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‘Crazy and evil’: Bill Gates surprised by pandemic conspiracies

Microsoft co-founder turned philanthropist Bill Gates says he has been taken aback by the volume of “crazy” and “evil” conspiracy theories about him spreading on social media during the COVID-19 pandemic, but said on Tuesday (January 26) he would like to explore what is behind them.

In an interview with Reuters, Gates said the millions of online posts and “crazy conspiracy theories” about him and about top U.S. infectious disease expert Anthony Fauci had likely taken hold in part because of the combination of a frightening viral pandemic and the rise of social media.

“Nobody would have predicted that I and Dr. Fauci would be so prominent in these really evil theories,” Gates said.

“I’m very surprised by that. I hope it goes away.”

Gates, a billionaire who stepped down as chairman of Microsoft Corp in 2014, has through his philanthropic Bill and Melinda Gates Foundation committed at least $1.75 billion to the global response to the COVID-19 pandemic. That includes support for some makers of vaccines, diagnostics and potential treatments.

Since the pandemic began a year ago, millions of conspiracies have spread over the Internet, fuelling misinformation about the coronavirus, its origins and the motives of those working to fight it.

They include claims that Fauci and Gates created the pandemic to try and control people, that they want to profit from the virus’ spread, and that they want to use vaccines to insert trackable microchips into people.

“But do people really believe that stuff?,” Gates asked.

“We’re really going to have to get educated about this over the next year and understand .. how does it change peoples’ behaviour and how should we have minimized this?”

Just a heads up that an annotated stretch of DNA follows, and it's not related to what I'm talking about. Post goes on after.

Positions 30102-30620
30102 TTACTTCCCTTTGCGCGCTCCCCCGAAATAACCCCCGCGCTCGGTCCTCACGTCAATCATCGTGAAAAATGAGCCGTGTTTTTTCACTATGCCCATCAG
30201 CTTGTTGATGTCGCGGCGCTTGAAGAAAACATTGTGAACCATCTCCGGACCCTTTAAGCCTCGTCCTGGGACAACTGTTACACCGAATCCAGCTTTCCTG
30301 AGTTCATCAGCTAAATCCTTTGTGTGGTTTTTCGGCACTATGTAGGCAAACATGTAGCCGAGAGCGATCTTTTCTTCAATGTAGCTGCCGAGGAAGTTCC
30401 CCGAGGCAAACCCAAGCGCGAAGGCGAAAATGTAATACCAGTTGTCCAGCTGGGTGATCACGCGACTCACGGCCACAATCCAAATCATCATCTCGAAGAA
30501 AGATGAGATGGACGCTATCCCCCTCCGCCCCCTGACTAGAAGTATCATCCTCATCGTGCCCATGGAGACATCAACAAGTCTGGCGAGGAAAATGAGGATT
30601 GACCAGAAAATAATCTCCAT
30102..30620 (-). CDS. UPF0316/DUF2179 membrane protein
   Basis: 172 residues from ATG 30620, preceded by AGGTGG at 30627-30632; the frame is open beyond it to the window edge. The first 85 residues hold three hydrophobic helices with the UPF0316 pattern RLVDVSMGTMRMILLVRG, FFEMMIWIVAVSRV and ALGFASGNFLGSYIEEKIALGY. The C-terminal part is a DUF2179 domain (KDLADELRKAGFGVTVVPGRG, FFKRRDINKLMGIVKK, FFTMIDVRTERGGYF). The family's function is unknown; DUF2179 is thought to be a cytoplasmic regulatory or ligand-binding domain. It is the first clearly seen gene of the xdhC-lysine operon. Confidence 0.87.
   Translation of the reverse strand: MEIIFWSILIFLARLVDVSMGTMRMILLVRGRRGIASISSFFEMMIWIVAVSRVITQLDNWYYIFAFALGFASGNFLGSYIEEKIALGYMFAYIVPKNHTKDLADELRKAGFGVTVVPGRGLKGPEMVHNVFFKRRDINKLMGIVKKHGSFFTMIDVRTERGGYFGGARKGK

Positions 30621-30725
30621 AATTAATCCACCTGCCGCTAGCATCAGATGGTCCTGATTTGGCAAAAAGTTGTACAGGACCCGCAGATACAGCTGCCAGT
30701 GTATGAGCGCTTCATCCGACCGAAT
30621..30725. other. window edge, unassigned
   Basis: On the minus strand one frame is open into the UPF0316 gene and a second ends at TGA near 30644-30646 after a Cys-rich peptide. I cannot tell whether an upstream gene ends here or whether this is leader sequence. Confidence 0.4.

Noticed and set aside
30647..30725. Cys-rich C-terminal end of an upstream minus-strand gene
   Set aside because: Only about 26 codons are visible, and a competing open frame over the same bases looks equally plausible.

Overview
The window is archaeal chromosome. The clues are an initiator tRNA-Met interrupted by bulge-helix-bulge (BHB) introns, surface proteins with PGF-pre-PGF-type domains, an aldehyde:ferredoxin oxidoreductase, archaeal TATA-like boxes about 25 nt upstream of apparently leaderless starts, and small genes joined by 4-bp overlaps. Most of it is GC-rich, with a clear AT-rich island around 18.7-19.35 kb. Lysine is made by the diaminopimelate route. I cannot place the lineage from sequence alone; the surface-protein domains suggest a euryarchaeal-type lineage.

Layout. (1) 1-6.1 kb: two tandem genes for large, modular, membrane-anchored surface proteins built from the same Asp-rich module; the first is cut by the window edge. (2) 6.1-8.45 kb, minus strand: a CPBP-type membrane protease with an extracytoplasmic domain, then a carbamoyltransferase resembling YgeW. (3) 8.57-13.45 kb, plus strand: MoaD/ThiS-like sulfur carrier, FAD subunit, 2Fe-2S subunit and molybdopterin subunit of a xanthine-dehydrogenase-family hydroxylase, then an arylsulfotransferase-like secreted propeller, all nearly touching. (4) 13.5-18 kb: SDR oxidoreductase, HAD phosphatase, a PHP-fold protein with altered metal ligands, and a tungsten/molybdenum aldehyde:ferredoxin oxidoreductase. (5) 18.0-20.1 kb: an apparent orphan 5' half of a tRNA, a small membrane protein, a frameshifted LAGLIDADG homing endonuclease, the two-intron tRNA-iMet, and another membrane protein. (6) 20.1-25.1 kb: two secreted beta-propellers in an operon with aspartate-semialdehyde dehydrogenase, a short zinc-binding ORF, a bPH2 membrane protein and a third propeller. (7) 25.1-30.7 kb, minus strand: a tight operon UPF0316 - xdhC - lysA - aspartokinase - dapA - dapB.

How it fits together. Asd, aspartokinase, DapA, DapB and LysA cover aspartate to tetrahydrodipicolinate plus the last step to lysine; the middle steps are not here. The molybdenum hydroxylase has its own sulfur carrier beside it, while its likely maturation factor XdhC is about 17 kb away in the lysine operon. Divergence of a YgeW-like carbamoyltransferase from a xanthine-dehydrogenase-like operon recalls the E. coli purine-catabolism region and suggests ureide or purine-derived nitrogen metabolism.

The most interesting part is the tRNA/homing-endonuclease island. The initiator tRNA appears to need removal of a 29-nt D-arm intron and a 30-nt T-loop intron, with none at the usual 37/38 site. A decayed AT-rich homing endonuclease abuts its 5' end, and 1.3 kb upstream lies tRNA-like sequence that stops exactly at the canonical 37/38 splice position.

EXCITED ABOUT BIDEN

Gates praised Fauci and Francis Collins, head of the U.S. National Institutes of Health, as “smart” and “wonderful people”, and said he looked forward to seeing them able to work effectively and speak the truth under the new administration of President Joe Biden.

During former President Donald Trump’s handling of the pandemic, Gates said, it had “sometimes felt like they were the only sane people in the U.S. government.”

“I’m excited about the team that Biden has picked” to tackle the health crisis, Gates said.

Gates said he was also pleased that under Biden, the United States has rejoined the World Health Organization, and “that he’s appointed smart people, and the fact that Dr. Fauci won’t be suppressed.”

VACCINE WAIT TIME FOR WORLD

Poorer countries face a best-case scenario of a 6-8 month lag behind richer nations in getting access to COVID-19 vaccines to protect their populations against the pandemic disease, Gates said.

Gates called the rollout of the first COVID-19 shots a “super hard allocation problem” that was putting pressure on global institutions, governments and drugmakers.

“Every politician is under pressure to go bid for their country to get further up in line,” Gates said.

Gates’ Bill and Melinda Gates Foundation has so far committed $1.75 billion to the global response to the COVID-19 pandemic, including via funds for the COVAX vaccine-sharing initiative co-led by the World Health Organization, and via direct support for some vaccine makers.

COVAX, which is co-led by the GAVI vaccines alliance, says it aims to deliver 2.3. billion COVID-19 doses by year-end, including 1.8 billion doses to poorer countries at no cost to their governments. It hopes to start some deliveries next month.

Gates said supplies of vaccines via COVAX would be “modest” at first.

“The total number of doses that GAVI (COVAX) will have in the first half of the year is still very modest. Yes, they will get some doses out, but if you compare when they will reach the same percentage of coverage as the rich countries – that’s where I’d say it’s six to eight months, best case,” he said.

Seth Berkley, CEO of GAVI and a co-lead of COVAX, warned on Tuesday of “a sense of vaccine panic” with many countries pursuing biliateral deals with drugmakers to secure limited supplies and some threatening legal action against drugmakers who have said supplies could be delayed.

Gates, who also on Wednesday published his Foundation’s annual letter outlining its priorities and predictions, said he believed that people living in wealthier countries would see an end to the pandemic and a return to more normal life by the end of this year, assuming vaccines could be rolled out to around 70 to 80% of their populations.

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